Politicians unite to demand Camden residents hit by HS2 are given ‘fairer’ compensation
- Credit: Archant
A cross-party group of politicians has been set up by Camden Council to demand the government grant “a fair deal” on compensation for Londoners affected by the High Speed 2 rail link (HS2).
The Fair Deal for London Alliance, announced this week, warned the city “stands to lose the most from HS2” but that its residents, many in Camden, have “the worst compensation deal in the country”.
The group of MPs and council leaders has called for a tailored compensation package for Londoners affected by the £50bn project, citing a mismatch between compensation given to those living in rural and urban areas.
In a letter sent to the secretary of state for transport, Patrick McLoughlin, on Monday, the politicians called for “adequate replacement housing for people unable to live in their homes during the construction period of HS2, mitigation and compensation for residents who remain in their homes surrounded by building works, and up front compensation for businesses to offset loss of trade and property values”.
It also launched a government e-petition seeking to obtain a debate in parliament on the subject.
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With the main London terminal for HS2 set to be situated at Euston station, Camden will be one of the areas most affected by the £50billion transport link.
About 250 homes in the borough could be made uninhabitable during the construction phase and many roads running through the borough, including in Hampstead, are earmarked as major transport routes for Heavy Goods Vehicles taking material to and from HS2 construction sites.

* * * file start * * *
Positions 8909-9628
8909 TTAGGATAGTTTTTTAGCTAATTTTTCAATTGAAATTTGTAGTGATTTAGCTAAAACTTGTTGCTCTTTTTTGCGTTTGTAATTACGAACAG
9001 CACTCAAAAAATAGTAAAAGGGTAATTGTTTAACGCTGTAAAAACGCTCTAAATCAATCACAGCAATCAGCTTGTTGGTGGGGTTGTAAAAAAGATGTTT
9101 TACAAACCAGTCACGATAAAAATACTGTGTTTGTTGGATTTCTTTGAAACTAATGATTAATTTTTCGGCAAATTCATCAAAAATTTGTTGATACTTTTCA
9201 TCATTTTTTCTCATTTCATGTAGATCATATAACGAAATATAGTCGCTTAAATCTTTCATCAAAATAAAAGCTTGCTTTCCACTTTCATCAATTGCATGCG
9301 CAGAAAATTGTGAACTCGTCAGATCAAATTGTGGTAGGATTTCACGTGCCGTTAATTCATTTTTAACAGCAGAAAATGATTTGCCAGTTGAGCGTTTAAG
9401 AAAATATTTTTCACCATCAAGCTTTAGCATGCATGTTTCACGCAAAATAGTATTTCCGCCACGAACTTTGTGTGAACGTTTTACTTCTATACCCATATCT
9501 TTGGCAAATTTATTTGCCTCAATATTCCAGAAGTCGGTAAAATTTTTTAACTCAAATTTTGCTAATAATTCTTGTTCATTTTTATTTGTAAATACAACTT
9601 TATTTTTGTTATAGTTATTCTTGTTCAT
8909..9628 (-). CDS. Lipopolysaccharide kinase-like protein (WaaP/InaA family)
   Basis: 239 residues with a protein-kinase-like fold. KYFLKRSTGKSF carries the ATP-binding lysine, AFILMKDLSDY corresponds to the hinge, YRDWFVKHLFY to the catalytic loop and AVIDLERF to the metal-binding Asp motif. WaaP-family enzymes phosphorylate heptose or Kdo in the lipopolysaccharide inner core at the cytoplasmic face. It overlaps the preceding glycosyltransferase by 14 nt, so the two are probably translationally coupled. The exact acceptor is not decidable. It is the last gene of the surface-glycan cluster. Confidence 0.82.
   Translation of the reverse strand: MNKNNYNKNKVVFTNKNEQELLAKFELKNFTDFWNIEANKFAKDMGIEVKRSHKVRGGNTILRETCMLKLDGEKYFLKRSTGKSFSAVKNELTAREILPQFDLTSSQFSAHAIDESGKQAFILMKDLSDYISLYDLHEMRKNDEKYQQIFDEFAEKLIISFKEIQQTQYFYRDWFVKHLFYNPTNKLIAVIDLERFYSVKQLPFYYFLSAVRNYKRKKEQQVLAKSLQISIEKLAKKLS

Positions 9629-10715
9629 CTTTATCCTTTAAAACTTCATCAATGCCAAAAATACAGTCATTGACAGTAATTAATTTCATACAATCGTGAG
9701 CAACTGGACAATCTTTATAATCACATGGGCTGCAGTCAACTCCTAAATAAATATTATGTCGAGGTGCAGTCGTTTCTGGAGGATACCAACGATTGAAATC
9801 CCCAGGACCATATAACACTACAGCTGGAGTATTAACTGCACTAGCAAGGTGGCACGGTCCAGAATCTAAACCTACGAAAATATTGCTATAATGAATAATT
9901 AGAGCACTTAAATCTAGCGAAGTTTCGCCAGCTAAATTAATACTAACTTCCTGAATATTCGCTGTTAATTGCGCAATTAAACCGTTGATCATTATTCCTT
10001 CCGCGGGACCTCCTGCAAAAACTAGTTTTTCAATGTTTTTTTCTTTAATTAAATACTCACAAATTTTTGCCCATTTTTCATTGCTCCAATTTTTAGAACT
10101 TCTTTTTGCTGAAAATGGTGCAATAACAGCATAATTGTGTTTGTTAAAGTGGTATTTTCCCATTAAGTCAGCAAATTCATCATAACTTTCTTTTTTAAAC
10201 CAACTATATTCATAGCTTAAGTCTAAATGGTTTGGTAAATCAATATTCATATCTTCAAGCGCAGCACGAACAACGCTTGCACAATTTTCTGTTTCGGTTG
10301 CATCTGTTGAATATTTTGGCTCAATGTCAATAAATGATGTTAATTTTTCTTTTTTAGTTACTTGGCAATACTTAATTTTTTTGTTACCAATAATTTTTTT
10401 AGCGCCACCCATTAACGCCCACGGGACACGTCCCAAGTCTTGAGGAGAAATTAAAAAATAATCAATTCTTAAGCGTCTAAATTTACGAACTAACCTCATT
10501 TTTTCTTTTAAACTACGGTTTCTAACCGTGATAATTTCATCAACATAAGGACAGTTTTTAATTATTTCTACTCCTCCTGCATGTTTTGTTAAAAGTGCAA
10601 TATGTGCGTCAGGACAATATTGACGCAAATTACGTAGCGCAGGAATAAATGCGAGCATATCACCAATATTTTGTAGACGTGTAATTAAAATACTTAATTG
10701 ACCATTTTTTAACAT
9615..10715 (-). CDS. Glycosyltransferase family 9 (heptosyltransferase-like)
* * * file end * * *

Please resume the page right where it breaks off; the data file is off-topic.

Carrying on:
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The group also cites data claiming 95 per cent of homes identified as being significantly affected by noise or vibration during the construction of HS2 are in urban areas.
Cllr Sarah Hayward, leader of Camden Council, said: “London stands to lose the most from HS2, with Londoners set to suffer over a decade of disruption from multiple construction works.
“Hundreds of residents and businesses are set to be left out of pocket due to the inadequate compensation package proposed.”
Cllr Phil Jones, Camden Council’s cabinet member for transport, added: “People will still feel an impact in and around Hampstead and so deserve compensation.”
The alliance has plans to grow its membership but is currently made up of six London MPs, including MP for Holborn and St Pancras Frank Dobson, along with leaders of Camden, Hillingdon and Ealing councils.
Glenda Jackson, MP for Hampstead and Kilburn, said she wasn’t aware of being asked to join the group, but added: “I can’t imagine anyone not wanting to fight for fair compensation on HS2”.
A spokesman fors the Department for Transport said: “We have announced compensation and assistance schemes that go well beyond legal requirements.
“We appreciate rural areas will feel the effects of HS2 more than urban areas, where major construction projects are commonplace and properties relatively close to railways or building sites are often shielded from their effects by other buildings and background noise.”